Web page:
Hampi – A delight for Pilgrims

Hampi – A delight for Pilgrims

The Hampi village is located in Vijayanagara in the state of Karnataka. It is a religious city and has many temples and old monuments which belong to the old city. UNESCO has declared the ruins of the city, a World Heritage Site and it appears as ‘Group of Monuments at Hampi’ in the list. The name Hampi has been derived from the old name of the Tungabhadra River – Pampa, since the city is built on the banks of this river. At times it is also referred to as Virupakshapura and Vijayanagara. Hampi is 353 Kms away from Bangalore and only 74 Kms from Bellary. The nearest railway station is Hosapete, also called Hospet which is 13 Kms from Hampi. Mantralayam city, which is also built on the banks of the Tungabhadra River is in AP and 150 Kms from Hampi. Thousands of pilgrims and tourists visit Hampi every year. There are more than 500 monuments around the valleys and hills, which include remains of aquatic structures, palaces, beautiful temples, ancient markets, bastions, royal pavilions and so on… Hampi is a delight for pilgrims and a great holiday spot for backpackers as well.

The History Of Hampi

In Hampi, the first settlements were as old as 1 CE. Hampi served as one of the most important areas of the capital city of the Vijayanagara Empire between 1336 – 1565, after which the Deccan Muslim Confederacy captured it. Since the city was protected by hills on three sides and the Tungabhadra River on the fourth side, it proved to be of strategic importance.
Both architecturally and historically, the city is of great significance. Several large stones have been found in the city, which might have been used to make idols of the Hindu gods and goddesses. Excavations are frequently conducted in the area by The Archeological Survey of India, in order to find temples and artifacts.

The Government of Karnataka organizes the annual Vijayanagara Festival in the month of November, every year. Agriculture and tourism are the two key industries in the village apart from the endorsements from the Virupaksha Temple and other temples in the neighbourhood of the city.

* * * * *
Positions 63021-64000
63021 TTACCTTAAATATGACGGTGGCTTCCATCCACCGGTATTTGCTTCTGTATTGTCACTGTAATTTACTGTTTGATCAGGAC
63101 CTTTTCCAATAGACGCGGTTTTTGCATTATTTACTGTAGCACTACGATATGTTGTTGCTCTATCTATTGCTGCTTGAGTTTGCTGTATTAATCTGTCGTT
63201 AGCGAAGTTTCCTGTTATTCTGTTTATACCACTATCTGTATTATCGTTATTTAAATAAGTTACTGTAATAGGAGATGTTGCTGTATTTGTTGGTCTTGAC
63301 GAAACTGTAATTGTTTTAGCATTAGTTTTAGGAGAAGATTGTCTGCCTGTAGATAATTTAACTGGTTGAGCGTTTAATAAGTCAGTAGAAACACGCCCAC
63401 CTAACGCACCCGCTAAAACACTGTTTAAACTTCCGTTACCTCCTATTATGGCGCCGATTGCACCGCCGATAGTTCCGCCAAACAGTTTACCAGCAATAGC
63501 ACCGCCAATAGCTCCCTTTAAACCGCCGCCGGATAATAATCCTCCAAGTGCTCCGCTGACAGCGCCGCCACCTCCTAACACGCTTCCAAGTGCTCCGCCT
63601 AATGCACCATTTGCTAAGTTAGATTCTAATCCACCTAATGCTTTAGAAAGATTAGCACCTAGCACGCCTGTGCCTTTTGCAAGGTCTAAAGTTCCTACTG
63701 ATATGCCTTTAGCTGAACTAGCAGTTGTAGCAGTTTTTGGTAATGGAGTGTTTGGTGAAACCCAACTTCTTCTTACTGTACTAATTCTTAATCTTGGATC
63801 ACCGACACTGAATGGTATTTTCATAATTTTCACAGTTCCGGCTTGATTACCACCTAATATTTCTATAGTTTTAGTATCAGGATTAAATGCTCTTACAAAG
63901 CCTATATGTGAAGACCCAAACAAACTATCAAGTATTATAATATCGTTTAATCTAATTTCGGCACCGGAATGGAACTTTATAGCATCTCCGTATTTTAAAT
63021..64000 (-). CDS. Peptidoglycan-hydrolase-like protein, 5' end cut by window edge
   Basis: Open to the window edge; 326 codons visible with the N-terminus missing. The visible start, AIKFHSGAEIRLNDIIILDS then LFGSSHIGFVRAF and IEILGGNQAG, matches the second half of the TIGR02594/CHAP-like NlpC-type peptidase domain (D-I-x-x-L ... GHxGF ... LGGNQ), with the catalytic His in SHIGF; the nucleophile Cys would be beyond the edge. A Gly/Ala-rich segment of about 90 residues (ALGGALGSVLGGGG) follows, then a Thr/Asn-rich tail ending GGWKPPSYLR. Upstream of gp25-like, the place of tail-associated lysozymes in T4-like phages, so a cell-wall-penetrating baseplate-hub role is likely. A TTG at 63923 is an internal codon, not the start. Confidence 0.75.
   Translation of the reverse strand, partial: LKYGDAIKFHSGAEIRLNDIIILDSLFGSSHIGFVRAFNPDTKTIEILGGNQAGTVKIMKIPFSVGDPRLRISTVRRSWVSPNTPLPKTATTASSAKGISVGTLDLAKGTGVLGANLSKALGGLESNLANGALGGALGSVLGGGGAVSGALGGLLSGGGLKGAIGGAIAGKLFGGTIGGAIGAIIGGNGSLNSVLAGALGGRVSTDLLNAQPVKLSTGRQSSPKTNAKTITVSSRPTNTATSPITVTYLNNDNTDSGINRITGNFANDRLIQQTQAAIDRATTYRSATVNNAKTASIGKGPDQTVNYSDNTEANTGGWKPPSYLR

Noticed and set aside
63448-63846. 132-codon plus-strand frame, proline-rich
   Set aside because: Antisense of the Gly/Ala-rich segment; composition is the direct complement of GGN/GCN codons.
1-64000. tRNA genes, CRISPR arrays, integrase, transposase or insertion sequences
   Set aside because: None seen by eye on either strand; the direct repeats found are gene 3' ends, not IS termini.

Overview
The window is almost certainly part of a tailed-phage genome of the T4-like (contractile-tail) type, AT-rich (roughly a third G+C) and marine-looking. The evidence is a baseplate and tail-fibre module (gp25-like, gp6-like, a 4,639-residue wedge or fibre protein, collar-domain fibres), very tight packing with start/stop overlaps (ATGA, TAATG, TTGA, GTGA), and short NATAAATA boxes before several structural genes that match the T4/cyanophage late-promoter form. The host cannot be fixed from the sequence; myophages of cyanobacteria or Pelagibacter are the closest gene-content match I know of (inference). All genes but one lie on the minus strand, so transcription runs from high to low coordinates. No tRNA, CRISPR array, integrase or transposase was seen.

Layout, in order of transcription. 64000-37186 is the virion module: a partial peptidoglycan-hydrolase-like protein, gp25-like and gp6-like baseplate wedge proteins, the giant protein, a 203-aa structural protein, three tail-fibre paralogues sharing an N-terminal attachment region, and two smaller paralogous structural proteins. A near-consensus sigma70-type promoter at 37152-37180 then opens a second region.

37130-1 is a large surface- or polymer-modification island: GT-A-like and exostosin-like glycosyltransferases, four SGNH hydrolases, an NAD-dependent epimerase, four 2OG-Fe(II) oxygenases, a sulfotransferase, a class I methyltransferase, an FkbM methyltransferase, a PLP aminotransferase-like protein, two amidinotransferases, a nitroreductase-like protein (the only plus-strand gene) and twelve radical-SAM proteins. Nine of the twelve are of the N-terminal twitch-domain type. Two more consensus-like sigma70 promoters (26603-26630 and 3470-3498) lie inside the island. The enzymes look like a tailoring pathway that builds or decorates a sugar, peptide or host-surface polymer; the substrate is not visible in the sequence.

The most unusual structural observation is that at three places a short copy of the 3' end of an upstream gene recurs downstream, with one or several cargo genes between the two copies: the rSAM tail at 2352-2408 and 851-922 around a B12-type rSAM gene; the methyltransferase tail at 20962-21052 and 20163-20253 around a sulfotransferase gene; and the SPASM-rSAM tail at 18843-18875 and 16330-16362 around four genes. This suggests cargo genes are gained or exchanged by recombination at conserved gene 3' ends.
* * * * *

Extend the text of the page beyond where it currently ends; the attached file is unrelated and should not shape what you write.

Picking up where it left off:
Several mineral deposits are present in the region, iron-ore and manganese being the principal ones. Mining is done in the region since the past many years. But recently, the mining of iron-ore has been increased due to a boom in the international market. This is a threat to the Tungabhadra dam and the World Heritage Site Hampi.

Significant Places Near Hampi -:

  1. Achyutaraya Temple/ Tiruvengalanatha Temple
  2. Anegondi
  3. Anjeyanadri Hill
  4. Aqueducts and Canals
  5. Archaeological Museum at Kamalapura
  6. Badava Linga
  7. Chandramauleshwar Temple
  8. Elephant stables
  9. Hazara Rama Temple
  10. Hemakuta Group of Temples
  11. Lake(Near sanapur)
  12. Lotus temple
  13. Preksha temple and groups
  14. Sasivekalu Ganesha
  15. Sri Lakshmi Narasimha
  16. The Kings’ balance
  17. The Underground Temple
  18. Tungabhadra River
  19. Uddana Veerabhadra temple
  20. Virupaksha Temple
  21. Virupapura
  22. Vitthal temple
  23. Yantrodharaka Anjaneya temple
  24. Yeduru Basavanna
  25. Zenana enclosure

Temples at Hampi

There are various temples at Hindu which depict vedanta mythology and many people still go there to worship. Some of the important places are:

  1. Virupaksha Temple – Situated in the Bazaar of Hampi, this is the most ancient temple and it is also referred to as Pampapathi Temple. At the entranc e of this temple, there is tower which is 160 ft high. There is a statue of Lord Shiva in the temple. Also, there are many erotic statues of Pampa and Bhuvaneshwari in the temple complex.
  2. Malyavanta Raghunathaswamy Temple – This temple is located three kilometres across the road and depicts the architectural style of the ancient times. Engrossing motifs of fishes and other marine creatures can be seen on the inner walls of this temple.